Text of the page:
<title>This is an HTML example</title>
    </head>
    
    <body bgcolor="#ffffff">
    
    <h1>Some Interesting Links</h1>
    
    Links:
    <ul>
       <li><a href="http://foo.org">The Foo Organsiation</a>
       <li><a href="http://bar.org">The Bar Organsiation</a>
    </ul>
    
    <hr>
    
    <center>
    &copy; Copyright 2000 Me, Myself, I
    </center>
    
    </body>
    </html>

The header and footer template files have been included (assuming you created them and they're in the current directory) and the link data has been built into an HTML list.

The ttree script, also distributed as part of the Template Toolkit, provides a more flexible way to process template documents. The first time you run the script, it will ask you if it should create a configuration file, usually called '.ttreerc' in your home directory. Answer 'y' to have it create the file.

The ttree documentation describes how you can change the location of this file and also explains the syntax and meaning of the various options in the file. Comments are written to the sample configuration file which should also help.

    perldoc ttree
    ttree -h

In brief, the configuration file describes the directories in which template files are to be found (src), where the corresponding output should be written to (dest), and any other directories (lib) that may contain template files that you plan to INCLUDE into your source documents. You can also specify processing options (such as 'verbose' and 'recurse') and provide regular expression to match files that you don't want to process (ignore, accept) or should be copied instead of processed (copy).

An example .ttreerc file is shown here:

$HOME/.ttreerc: verbose recurse

    # this is where I keep other ttree config files
    cfg = ~/.ttree

    src  = ~/websrc/src
    lib  = ~/websrc/lib
    dest = ~/public_html/test

    ignore = \b(CVS|RCS)\b
    ignore = ^#

You can create many different configuration files and store them in the directory specified in the 'cfg' option, shown above. You then add the -f filename option to ttree to have it read that file.

When you run the script, it compares all the files in the 'src' directory (including those in sub-directories if the 'recurse' option is set), with those in the 'dest' directory. If the destination file doesn't exist or has an earlier modification time than the corresponding source file, then the source will be processed with the output written to the destination file. The -a option forces all files to be processed, regardless of modification times.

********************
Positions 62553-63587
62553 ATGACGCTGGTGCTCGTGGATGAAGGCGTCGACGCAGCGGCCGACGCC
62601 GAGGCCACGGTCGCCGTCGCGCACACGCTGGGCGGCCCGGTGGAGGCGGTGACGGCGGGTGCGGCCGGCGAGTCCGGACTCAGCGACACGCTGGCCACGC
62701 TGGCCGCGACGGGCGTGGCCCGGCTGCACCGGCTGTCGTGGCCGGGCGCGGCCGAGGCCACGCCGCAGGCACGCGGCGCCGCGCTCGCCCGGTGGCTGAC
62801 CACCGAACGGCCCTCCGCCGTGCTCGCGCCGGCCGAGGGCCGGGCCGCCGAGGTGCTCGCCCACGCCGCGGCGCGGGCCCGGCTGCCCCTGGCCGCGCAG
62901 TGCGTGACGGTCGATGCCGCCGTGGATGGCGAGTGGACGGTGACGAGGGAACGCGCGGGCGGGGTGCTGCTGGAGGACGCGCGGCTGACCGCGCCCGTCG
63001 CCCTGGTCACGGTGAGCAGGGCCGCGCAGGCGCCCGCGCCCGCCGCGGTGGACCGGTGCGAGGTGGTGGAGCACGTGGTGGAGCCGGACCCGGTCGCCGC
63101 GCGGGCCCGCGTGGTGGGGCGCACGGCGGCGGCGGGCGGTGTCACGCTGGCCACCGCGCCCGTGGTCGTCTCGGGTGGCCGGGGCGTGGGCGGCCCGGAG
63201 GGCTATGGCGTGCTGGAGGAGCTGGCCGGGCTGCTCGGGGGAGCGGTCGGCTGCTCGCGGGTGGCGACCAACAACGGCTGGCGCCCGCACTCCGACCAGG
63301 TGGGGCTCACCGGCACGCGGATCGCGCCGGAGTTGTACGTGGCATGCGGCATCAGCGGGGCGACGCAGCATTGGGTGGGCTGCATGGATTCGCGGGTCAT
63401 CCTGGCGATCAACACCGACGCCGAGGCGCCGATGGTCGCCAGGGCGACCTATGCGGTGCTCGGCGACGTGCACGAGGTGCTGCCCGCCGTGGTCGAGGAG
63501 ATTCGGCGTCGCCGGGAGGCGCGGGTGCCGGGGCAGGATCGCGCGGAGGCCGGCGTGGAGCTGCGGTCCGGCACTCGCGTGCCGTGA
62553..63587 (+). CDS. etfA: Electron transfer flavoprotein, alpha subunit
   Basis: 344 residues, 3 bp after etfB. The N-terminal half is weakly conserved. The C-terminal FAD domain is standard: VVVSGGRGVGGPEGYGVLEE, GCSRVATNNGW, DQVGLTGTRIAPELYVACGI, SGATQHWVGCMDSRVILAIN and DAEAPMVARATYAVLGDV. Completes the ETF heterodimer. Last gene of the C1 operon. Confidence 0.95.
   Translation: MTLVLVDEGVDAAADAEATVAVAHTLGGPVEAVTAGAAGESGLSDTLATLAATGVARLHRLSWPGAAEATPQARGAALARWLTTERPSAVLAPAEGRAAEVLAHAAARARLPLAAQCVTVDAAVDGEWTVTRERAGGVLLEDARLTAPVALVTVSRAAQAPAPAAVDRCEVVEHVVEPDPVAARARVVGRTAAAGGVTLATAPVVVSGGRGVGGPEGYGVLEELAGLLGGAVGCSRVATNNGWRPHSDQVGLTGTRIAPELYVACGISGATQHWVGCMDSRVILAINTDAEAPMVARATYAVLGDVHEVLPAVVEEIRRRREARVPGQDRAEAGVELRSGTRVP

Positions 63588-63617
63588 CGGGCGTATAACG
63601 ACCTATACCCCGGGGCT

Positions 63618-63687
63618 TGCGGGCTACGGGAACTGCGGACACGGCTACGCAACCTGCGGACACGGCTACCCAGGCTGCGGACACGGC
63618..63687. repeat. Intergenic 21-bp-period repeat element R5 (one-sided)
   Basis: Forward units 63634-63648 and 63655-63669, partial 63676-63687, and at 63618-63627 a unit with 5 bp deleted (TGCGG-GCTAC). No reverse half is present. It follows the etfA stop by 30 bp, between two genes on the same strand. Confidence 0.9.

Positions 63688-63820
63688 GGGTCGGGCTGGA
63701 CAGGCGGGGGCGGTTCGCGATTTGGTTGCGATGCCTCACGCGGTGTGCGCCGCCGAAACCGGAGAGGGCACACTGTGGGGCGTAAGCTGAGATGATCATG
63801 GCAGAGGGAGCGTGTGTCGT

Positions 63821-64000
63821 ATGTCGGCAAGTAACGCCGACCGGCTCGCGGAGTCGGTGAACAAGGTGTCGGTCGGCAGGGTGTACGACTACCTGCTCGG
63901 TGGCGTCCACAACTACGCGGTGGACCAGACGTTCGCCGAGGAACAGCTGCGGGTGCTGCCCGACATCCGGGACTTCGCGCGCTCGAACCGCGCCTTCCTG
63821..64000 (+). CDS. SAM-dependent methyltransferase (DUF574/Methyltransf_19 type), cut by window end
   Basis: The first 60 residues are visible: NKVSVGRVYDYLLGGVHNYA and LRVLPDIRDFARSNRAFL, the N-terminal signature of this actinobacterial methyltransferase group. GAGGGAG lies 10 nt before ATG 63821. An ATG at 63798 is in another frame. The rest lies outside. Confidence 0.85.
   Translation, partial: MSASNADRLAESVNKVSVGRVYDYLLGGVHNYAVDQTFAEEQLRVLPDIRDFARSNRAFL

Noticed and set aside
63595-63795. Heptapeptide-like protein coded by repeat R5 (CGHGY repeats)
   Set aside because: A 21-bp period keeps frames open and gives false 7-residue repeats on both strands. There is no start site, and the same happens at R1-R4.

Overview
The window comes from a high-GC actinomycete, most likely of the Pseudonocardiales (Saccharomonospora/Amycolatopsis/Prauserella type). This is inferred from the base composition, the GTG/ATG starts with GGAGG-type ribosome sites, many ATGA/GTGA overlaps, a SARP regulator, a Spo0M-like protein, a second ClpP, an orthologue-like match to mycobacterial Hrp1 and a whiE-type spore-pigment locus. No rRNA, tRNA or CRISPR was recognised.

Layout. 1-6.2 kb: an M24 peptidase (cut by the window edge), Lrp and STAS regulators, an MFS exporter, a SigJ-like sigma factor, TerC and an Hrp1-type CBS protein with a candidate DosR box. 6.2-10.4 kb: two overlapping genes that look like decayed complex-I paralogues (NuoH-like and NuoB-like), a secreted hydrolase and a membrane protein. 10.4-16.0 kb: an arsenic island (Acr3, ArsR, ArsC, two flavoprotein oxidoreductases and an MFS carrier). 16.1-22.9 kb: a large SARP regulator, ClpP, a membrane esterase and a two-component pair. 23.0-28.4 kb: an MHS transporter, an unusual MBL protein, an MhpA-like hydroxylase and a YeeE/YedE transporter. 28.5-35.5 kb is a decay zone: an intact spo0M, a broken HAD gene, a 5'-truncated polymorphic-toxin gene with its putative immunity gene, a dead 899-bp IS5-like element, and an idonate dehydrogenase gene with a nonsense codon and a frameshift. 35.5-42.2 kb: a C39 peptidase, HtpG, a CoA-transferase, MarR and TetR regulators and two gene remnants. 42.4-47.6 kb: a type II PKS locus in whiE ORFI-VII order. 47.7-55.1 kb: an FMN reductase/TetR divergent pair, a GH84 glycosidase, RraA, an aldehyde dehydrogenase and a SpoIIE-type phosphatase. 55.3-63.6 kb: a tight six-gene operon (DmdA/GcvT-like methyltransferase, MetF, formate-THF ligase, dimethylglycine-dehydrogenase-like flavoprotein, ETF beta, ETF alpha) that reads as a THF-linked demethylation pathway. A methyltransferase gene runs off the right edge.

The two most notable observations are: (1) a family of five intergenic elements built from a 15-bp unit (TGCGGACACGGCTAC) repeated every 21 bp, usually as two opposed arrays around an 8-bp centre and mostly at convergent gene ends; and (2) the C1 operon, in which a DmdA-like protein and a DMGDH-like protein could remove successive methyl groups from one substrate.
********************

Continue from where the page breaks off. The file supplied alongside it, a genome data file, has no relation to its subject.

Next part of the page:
The script doesn't process any of the files in the 'lib' directory, but it does add it to the INCLUDE_PATH for the template processor so that it can locate these files via an INCLUDE or PROCESS directive. Thus, the 'lib' directory is an excellent place to keep template elements such as header, footers, etc., that aren't complete documents in their own right.

You can also specify various Template Toolkit options from the configuration file. Consult the ttree documentation and help summary (ttree -h) for full details. e.g.

$HOME/.ttreerc: pre_process = config interpolate post_chomp

The 'pre_process' option allows you to specify a template file which should be processed before each file. Unsurprisingly, there's also a 'post_process' option to add a template after each file. In the fragment above, we have specified that the 'config' template should be used as a prefix template. We can create this file in the 'lib' directory and use it to define some common variables, including those web page links we defined earlier and might want to re-use in other templates. We could also include an HTML header, title, or menu bar in this file which would then be prepended to each and every template file, but for now we'll keep all that in a separate 'header' file.

$lib/config:

    [% root     = '~/abw'
       home     = "$root/index.html"
       images   = "$root/images"
       email    = 'abw@wardley.org'
       graphics = 1
       webpages = [
         { url => 'http://foo.org', title => 'The Foo Organsiation' }
         { url => 'http://bar.org', title => 'The Bar Organsiation' }
       ]
    %]

Assuming you've created or copied the 'header' and 'footer' files from the earlier example into your 'lib' directory, you can now start to create web pages like the following in your 'src' directory and process them with ttree.

$src/newpage.html:

    [% INCLUDE header
       title = 'Another Template Toolkit Test Page'
    %]

    <a href="[% home %]">Home</a>
    <a href="mailto:[% email %]">Email</a>

    [% IF graphics %]
    <img src="[% images %]/logo.gif" align=right width=60 height=40>
    [% END %]

    [% INCLUDE footer %]

Here we've shown how pre-defined variables can be used as flags to enable certain feature (e.g. 'graphics') and to specify common items such as an email address and URL's for the home page, images directory and so on. This approach allows you to define these values once so that they're consistent across all pages and can easily be changed to new values.

When you run ttree, you should see output similar to the following (assuming you have the verbose flag set).